In the movie, “American Sniper,” we learn of the complexity of the invisible injuries of war U.S. Navy SEAL Chris Kyle experienced. What weighed on his conscience is that he couldn’t save more of the troops with whom he served. After taking time to understand what bothered him, his Department of Veterans Affairs doctor realized that helping other veterans would be therapeutic for Kyle.

The VA needs the tools and flexibility to find what works for all veterans living with mental illness, like it was able to do for Kyle, in order to reverse the suicide epidemic. 

Since 9/11, more veterans have died of suicide than in the wars in Afghanistan and Iraq.

Congress took necessary steps to address some of the prevalent problems of the VA mental health system by passing the Clay Hunt Suicide Prevention for American Veterans Act.

While this is an important first step, it will not solve all the hurdles our veterans face to gaining mental health care access and treatment. We need to identify and address other possible contributing factors to our veteran suicide rate, one of which is the overprescribing of drugs and medicines. The VA created an environment of dependency on opioids and other medications, leading to addiction and in some cases — death. A 2012 Army report found that 29 percent of suicides involved individuals with a known history of using medication to treat symptoms of mental disorders. 

In 2013, the VA launched the Opioid Safety Initiative to reform its prescription culture. We have seen success with this program, but the problem persists. Last month, the VA dismissed its Tomah, Wisc. medical center’s chief of staff, psychiatrist David Houlihan, who earned the nickname, “Candy Man” among some of his patients because of his widespread distribution of opiates.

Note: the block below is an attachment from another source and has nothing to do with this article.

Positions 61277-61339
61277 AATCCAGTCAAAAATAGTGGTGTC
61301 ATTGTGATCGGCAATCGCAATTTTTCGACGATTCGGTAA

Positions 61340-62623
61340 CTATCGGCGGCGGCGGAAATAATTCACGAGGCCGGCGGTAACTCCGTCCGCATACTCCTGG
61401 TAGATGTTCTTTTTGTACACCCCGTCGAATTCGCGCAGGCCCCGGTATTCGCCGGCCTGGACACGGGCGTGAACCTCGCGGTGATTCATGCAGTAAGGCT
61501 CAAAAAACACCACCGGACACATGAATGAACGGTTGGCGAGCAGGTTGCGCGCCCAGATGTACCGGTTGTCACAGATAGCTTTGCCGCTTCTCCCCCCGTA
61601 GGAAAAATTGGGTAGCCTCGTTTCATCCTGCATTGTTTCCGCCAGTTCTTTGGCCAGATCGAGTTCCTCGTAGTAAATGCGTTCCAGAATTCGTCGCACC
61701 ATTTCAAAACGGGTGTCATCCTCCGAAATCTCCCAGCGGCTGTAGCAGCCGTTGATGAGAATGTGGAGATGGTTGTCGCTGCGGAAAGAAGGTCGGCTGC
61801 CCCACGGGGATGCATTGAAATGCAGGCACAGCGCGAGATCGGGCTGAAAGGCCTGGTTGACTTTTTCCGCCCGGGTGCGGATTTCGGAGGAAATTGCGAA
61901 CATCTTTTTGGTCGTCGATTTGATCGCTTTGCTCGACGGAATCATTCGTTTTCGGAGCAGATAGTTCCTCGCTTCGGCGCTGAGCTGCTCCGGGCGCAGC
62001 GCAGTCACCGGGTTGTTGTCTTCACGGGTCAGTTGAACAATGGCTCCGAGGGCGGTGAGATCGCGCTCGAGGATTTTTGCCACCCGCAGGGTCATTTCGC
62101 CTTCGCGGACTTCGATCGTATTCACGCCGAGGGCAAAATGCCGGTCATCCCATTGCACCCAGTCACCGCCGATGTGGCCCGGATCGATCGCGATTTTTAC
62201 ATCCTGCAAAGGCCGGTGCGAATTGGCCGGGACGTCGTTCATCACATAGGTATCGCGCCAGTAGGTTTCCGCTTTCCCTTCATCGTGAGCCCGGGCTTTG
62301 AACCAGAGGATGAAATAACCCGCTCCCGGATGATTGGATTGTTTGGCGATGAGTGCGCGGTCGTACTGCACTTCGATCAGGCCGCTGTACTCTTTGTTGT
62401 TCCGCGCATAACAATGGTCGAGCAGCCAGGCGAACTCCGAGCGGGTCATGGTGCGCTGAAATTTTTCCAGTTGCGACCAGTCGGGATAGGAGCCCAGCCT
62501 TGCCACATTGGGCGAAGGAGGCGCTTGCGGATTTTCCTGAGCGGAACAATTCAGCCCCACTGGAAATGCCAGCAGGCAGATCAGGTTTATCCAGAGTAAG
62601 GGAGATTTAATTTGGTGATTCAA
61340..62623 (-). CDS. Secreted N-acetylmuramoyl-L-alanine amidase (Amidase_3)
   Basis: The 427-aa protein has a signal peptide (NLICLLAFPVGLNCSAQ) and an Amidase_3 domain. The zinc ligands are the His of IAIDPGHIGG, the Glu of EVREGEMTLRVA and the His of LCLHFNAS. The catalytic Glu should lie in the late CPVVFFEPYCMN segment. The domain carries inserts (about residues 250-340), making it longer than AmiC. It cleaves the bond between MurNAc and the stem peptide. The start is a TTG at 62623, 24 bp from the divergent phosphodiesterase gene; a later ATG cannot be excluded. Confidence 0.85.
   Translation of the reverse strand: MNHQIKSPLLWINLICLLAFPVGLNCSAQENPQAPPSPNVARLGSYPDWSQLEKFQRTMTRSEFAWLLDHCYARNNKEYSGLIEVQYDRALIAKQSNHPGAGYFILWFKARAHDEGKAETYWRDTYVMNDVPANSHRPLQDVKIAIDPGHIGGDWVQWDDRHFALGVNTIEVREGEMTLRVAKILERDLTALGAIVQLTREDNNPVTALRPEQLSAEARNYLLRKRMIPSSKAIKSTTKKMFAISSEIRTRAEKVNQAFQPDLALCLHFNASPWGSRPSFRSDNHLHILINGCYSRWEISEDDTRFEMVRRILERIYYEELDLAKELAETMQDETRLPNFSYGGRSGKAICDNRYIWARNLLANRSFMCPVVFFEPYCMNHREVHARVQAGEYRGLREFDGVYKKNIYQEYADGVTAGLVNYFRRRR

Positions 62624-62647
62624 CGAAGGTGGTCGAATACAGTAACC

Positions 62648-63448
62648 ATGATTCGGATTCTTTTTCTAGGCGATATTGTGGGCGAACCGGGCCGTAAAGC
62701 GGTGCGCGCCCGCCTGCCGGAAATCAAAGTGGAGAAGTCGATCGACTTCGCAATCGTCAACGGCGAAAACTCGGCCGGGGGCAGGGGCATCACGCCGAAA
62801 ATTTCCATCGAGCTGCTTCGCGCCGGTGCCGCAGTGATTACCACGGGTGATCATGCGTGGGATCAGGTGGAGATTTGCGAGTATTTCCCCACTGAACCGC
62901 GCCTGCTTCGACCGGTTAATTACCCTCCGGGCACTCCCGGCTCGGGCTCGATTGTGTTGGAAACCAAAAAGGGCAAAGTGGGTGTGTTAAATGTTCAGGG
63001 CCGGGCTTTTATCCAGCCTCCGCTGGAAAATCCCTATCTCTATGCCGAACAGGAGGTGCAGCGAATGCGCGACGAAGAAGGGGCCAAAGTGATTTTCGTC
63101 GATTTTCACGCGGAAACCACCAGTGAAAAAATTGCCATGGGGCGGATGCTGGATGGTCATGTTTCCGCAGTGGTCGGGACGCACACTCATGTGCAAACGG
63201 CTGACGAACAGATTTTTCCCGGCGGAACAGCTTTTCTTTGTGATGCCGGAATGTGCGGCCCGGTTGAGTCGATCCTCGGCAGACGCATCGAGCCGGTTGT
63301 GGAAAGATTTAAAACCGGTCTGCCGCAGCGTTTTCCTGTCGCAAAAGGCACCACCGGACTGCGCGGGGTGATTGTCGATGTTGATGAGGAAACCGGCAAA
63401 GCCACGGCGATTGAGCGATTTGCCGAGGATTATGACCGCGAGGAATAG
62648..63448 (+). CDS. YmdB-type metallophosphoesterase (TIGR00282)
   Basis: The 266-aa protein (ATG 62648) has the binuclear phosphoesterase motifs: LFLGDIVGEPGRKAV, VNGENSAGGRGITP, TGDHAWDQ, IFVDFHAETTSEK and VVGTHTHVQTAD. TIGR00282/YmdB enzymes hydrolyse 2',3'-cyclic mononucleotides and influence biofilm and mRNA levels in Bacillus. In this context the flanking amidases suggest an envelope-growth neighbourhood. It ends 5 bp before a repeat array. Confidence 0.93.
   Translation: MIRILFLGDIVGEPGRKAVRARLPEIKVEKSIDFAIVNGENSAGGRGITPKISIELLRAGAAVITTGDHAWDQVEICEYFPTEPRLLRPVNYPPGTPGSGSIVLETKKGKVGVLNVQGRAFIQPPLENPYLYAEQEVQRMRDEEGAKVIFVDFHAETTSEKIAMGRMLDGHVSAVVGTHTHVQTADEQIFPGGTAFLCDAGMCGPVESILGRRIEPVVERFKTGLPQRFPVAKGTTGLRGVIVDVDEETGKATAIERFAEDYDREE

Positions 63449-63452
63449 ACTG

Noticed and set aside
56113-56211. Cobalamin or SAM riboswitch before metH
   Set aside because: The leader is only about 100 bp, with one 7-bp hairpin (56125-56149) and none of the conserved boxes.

The VA needs to update how it prescribes drugs and create a connected network of pharmacies to protect against abuses, as well as provide our veterans with only the prescribed dosage of medication. Nationwide pharmacies have a system in place to prevent over filling prescriptions. It’s time for the VA to adopt a similar system.

The idea medications and drugs are the best way to treat mental health issues is outdated.

Kyle found success with his alternative-therapy program. Other veterans have experienced similar benefits with therapies that involve animals, outdoor activities, art and meditation. We must allow the VA the flexibility to treat veterans using a holistic approach. We need to make sure the VA takes the time to talk with patients to identify the best treatment available. What works for one veteran may not work for another.

My colleagues and I on the Senate Veterans’ Affairs Committee are working to fully understand the scope of mental illness in our veteran community. Medications and drugs may have a place in treatment but these are only temporary band-aids for most veterans. I expect we will make additional updates to the VA mental health system that will allow our veterans to get the treatment they need and deserve, while continuing to lead a full and meaningful life.

Originally posted: http://www.rollcall.com/news/building_on_momentum_to_improve_mental_health_services_for_nations_veterans-239886-1.html